The 3 Big Takeaways From the Trumpless, Final Debate Before Iowa

With Donald Trump a no-show, the show went on.

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Republican presidential candidates Ben Carson, Ted Cruz, Marco Rubio and Jeb Bush walk onstage prior to the start of the Fox News-Google GOP debate Jan. 28, 2016, in Des Moines, Iowa. Donald Trump decided not to participate.

Alex Wong/Getty Images

Even when you know a show is about an ensemble cast, there are still those who stand out. And when they’re not there, the entire show suffers. When Simon left American Idol; when Nene Leakes left Real Housewives of Atlanta; even way back when Toni left Girlfriends, you just knew the show wouldn’t be the same and that usually it was about to take a turn for the worse.

That was the feeling many Americans had going into Thursday night’s seventh and final preprimary debate for the Republican Party once it was clear that Donald Trump wasn’t going to show.

Did Trump’s absence make a difference? Did Marco Rubio make a leap? Did Ben Carson stay woke for the entire debate? Here are the three biggest takeaways from Thursday’s debate, and their implications for the first presidential caucus in Iowa next week.

1. No Trump, No Problems

In a fight that’s been going on since August 2015, Trump continued his Kanye-Amber Rose-like feud with Fox host Megyn Kelly, and used her presence as a moderator as an excuse to skip Thursday’s debate.

Trump’s
 political “bye week” was supposed to open up the door for the debate to be radically different from the previous six, but that wasn’t the case. There were only around three questions about Trump at the beginning of the debate, and they were handled effectively by Rubio, Ted Cruz and, to a lesser extent, Chris Christie. After that, the front-runner was mostly out of the picture.

The candidate most affected by Trump’s absence was actually Jeb Bush. Bush seemed entirely unsure of what to do with himself without Trump there to kick sand in his face and give him the chance to trudge along the moral high road.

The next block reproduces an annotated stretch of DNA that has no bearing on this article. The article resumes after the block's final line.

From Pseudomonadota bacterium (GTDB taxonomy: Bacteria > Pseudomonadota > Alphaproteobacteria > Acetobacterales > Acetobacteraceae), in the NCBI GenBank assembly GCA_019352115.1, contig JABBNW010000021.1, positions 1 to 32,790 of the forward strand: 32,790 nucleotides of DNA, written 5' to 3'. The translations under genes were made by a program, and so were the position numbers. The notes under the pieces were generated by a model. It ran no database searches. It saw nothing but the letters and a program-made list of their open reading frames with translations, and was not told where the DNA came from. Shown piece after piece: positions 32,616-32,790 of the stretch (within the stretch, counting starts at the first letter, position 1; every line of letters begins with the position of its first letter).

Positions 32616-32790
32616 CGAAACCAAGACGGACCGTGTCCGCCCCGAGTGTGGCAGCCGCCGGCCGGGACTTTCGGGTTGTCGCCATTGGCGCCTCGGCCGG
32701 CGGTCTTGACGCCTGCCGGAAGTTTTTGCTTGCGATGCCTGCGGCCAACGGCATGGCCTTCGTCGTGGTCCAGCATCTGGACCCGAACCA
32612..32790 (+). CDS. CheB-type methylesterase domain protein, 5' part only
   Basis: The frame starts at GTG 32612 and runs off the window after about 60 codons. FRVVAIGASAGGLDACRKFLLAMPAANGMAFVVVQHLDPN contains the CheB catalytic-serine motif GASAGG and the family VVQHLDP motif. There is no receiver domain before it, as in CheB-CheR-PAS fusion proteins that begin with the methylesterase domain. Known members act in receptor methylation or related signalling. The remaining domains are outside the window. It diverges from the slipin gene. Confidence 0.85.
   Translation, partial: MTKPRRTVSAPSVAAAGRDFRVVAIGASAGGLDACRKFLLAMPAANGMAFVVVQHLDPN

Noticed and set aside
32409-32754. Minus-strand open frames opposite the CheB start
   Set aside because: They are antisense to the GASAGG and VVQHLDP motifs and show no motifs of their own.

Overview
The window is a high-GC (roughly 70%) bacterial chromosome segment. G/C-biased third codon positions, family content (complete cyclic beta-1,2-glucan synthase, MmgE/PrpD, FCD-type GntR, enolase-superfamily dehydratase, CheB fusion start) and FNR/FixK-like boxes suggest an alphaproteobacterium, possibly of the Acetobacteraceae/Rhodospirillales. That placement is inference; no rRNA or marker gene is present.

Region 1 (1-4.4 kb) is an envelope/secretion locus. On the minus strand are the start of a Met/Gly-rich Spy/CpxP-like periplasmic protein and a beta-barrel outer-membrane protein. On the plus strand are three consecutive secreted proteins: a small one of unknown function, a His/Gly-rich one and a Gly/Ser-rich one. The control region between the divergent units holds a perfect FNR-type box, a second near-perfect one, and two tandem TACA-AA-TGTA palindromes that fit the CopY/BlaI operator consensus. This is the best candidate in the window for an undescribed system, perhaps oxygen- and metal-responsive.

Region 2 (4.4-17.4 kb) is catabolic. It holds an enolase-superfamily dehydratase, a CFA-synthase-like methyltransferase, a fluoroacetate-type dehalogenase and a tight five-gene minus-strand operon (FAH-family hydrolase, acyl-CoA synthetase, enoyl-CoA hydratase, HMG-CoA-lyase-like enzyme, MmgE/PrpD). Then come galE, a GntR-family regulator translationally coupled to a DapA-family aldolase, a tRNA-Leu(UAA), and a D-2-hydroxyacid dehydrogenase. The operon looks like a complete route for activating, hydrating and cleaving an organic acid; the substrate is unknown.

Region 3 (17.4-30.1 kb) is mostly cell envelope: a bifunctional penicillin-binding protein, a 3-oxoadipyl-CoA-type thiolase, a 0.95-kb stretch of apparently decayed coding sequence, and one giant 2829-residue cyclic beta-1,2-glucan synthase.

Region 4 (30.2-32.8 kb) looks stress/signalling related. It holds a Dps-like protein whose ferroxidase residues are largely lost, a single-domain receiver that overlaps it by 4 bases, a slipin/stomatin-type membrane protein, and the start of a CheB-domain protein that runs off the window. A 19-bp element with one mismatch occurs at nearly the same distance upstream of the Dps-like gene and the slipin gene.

The former Florida governor made more unprompted references to Trump in absentia than every other candidate onstage. It was almost as if Bush was nervously expecting the GOP front-runner to pull a Vince McMahon and jump onstage at the last minute to body him again for old times’ sake. On a night when everyone else got the direct message that Trump wasn’t going to be there, Bush was still using cable.

2. Strategic Questions Dominate the Night

The penchant for “strategy” questions during primary or presidential debates is a problem that has been pervasive throughout this campaign season. If the candidates are already going to be split into “main stage” and “undercard” debates (a generally lousy idea), then the least moderators can do is treat everyone onstage as if they have a legitimate chance to compete. Unfortunately, moderators still asked Cruz, John Kasich and others questions regarding their viability as presidential candidates as opposed to sticking with policy questions.

However, in Thursday’s debate, there was an additional wrinkle that was new and equally problematic. The moderators were protecting the front-runners like Rubio and Cruz from questions that would highlight some of their less-than-“electable” opinions on hot-button social issues.

YouTube questions about criminal justice, GOP Muslim rhetoric and social issues were thrown at candidates like Rand Paul and Kasich—ones who either have fairly moderate views on these issues or who wouldn’t gain or lose any ground with their answers.

It would have been nice to see Cruz discuss criminal justice, or Rubio comment on anti-Muslim rhetoric from the party. There seemed to be a concerted effort to make sure they didn’t get any questions that might provide fodder for Democratic attack ads down the road.

3. No Quitters on This Stage

Many political analysts assumed from the start of the primary campaign that the GOP field (once as large as 17 people) would be whittled down to two, maybe three, candidates after Iowa, at the latest. However, if you watch the excellent campaign reality series The Circus: Inside the Greatest Political Show on Earth on Showtime, candidates filmed just days before this debate were pretty adamant that they weren’t planning to drop out anytime soon.

Obviously, some of that is posturing, like President Barack Obama pretending he doesn’t really care who wins the Democratic nomination, or Michael Bloomberg drunk-texting America that he really, really wants to think about running for president again.

However, there was no QVC-sales desperation on the stage Thursday. There was no one claiming that if you didn’t caucus for them right now, this campaign might not last another week. Kasich spent every minute he could touting his endorsements and rising polls in New Hampshire, which suggests that no matter what happens in Iowa, he’s going to stay in at least one more contest. Christie and Bush both sounded equally committed to the race, with not a hint of fatigue or finality in any of their words. It’s hard to tell with Carson, since he was never really running for president, but it’s a safe bet that six out of the seven people onstage Thursday, plus Trump, will be continuing their pursuit of the Republican nomination past Iowa. 

Jason Johnson, political editor at The Root, is a professor of political science at Hiram College in Ohio and an analyst for CNN, MSNBC, Al-Jazeera and Fox Business News. Follow him on Twitter.

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